Brooks goes to bat for utility customers By Sandra Clark State Rep. Harry Brooks has slipped on a three-cornered hat and gone to war over taxation without representation. Brooks wants consumers to be represented on utility boards, such as KUB.
Analysis “We want some level of representation for the folks served by the utility,” he said. His bill (HB 0269/SB 0684 by Ken Yager) was slated to be heard Feb. 21 in a subcommittee of the House Business and Utilities committee. In an interview last week, Brooks anticipated amendments and promised a more comprehensive explanation after that hearing. This bill will draw lobbyists like flies to honey. Utilities are iceberg
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governments – operating mostly out of sight with autonomy to set rates for vital services. Some charge more for the same service to customers who live outHarry Brooks side the municipal boundaries. Many have buy-out provisions and pensions for top execs to rival athletic departments; often they co-opt the very commissioners chosen to oversee them with benefits like health insurance and trips to tradeshows. Godspeed, Brooks and Yager.
Partisan elections State Rep. “Landslide Eddie” Smith has introduced a bill to require municipal elections in cities 100,000 or larger and all of the state’s school boards to be parti-
san. His bill (HB1039/SB0582 by Delores Gresham) allows political parties to nominate candidates. Leaving the cities to fend for themselves, let’s assume this bill is a reaction to Knox County’s last two school board elections. Fed up with S up e r i nt e nde nt Eddie Smith Jim McIntyre’s high-handed treatment of teachers (among other things), several educators mounted successful campaigns: Patti Bounds, Terry Hill and Amber Rountree in 2014; Tony Norman, Jennifer Owen and Susan Horn in 2016. Suddenly, Mike McMillan found allies while Lynne Fugate and Gloria Deathridge saw their former majority eroded. McIntyre resigned. Would partisan elections have
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prevented McIntyre’s woes? Doubtful. McMillan and Norman had previously won election to county commission as Republicans; Bounds and Hill are long-time Republicans; Horn had solid support in Farragut where she was active in the campaign of Republican state Rep. Jason Zachary. Political allegiances are less clear for Rountree and Owen, but Owen represents District 2, a toss-up area previously represented on the commission by Democrat Amy Broyles. So the anti-McIntyre majority is firm – with or without partisan elections. If Smith’s bill passes, however, it could have the unintended consequence of getting education activists involved in partisan politics at the district level … and their next election just might be to run for the Legislature.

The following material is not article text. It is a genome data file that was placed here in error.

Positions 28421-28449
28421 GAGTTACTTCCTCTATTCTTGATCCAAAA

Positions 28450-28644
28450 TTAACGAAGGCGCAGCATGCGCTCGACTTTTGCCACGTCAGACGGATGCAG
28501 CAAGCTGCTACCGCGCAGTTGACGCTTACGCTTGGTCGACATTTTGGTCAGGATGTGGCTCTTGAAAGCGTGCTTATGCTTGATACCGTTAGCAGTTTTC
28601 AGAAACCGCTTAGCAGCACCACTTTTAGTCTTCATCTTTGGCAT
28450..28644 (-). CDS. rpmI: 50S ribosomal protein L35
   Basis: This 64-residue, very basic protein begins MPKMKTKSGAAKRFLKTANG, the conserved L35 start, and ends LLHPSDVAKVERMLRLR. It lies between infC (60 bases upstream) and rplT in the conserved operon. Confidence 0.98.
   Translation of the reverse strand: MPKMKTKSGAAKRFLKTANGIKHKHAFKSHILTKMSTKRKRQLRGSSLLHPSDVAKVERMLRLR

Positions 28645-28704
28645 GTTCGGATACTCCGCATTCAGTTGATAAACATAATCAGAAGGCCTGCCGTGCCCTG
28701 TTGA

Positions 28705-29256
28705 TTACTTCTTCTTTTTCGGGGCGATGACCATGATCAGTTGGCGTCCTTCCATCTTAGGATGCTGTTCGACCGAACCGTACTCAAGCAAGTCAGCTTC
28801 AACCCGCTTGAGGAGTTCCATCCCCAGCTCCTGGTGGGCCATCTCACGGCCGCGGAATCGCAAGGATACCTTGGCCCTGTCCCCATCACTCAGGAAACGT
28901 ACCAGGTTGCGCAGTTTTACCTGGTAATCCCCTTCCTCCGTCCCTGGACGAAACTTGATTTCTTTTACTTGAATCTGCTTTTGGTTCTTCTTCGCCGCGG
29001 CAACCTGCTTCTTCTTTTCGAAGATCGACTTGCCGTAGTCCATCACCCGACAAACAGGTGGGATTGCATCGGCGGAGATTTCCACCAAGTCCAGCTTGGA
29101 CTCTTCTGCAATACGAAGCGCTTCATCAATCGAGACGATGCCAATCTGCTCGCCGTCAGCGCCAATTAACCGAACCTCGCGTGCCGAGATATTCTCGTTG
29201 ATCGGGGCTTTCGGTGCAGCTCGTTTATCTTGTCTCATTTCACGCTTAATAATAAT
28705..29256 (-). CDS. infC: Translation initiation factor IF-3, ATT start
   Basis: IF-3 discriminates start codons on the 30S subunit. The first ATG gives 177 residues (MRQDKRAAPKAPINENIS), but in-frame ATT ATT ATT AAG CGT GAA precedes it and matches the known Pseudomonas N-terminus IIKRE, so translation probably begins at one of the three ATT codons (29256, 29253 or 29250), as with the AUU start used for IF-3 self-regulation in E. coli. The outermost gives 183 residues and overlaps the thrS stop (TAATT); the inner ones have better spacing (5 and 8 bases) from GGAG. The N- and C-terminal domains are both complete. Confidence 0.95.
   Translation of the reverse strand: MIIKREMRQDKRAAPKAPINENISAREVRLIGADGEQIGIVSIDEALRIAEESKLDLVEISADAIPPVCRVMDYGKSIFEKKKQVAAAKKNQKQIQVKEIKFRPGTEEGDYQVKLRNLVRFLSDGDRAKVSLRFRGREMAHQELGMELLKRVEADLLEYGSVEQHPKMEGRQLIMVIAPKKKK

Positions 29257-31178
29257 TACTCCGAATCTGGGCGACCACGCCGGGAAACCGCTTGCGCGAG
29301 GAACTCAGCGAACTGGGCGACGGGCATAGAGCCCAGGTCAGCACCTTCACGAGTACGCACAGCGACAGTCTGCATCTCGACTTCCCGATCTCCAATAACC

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A-2 • February 22, 2017 • Farragut Shopper news
A view of nearby national parks By Kelly Norrell National Park Ranger Daniel Banks outlined for Sierra Club members attractions of three nearby national parks recently, just in time for Spring Break. All have free admission. About 50 attended a Feb. 14 meeting at the Tennessee Valley Unitarian Universalist Church. Banks gave updates on the Big South Fork National River and Recreation Area, Obed Wild and Scenic River, and the newest, Manhattan Project National Historical Park. Located on 120,000 acres of forestland Daniel Banks in the Cumberland Plateau, Big South Fork is a recreational paradise, with its rivers, campgrounds and welcome mat for hunters, horseback riders, pets and backcountry campers. It has a comfortable campground and an Olympic-size pool. It is near Oneida about 75 miles northwest of Knoxville. Info: https://www.nps.gov/biso. The 5,000 acres of Obed Wild and Scenic River attract people who like rock climbing and bouldering. Located near Fairfield Glade about 70 miles west of Knoxville, it has miles of scenic gorges and sandstone bluffs jutting above the Obed River, Clear Creek and Emory River. Info: https://www.nps.gov/obed/ Designated just a year ago, the Manhattan Project National Historical Park has three parts, located in Oak Ridge, New Mexico and Washington State. You can visit the Oak Ridge portion at the American Museum of Science and Energy, 300 S. Tulane Ave, Oak Ridge, or take a virtual tour of all three online. Info: https://www.nps.gov The Sierra Club meets at 7 p.m. the second Tuesday of each month.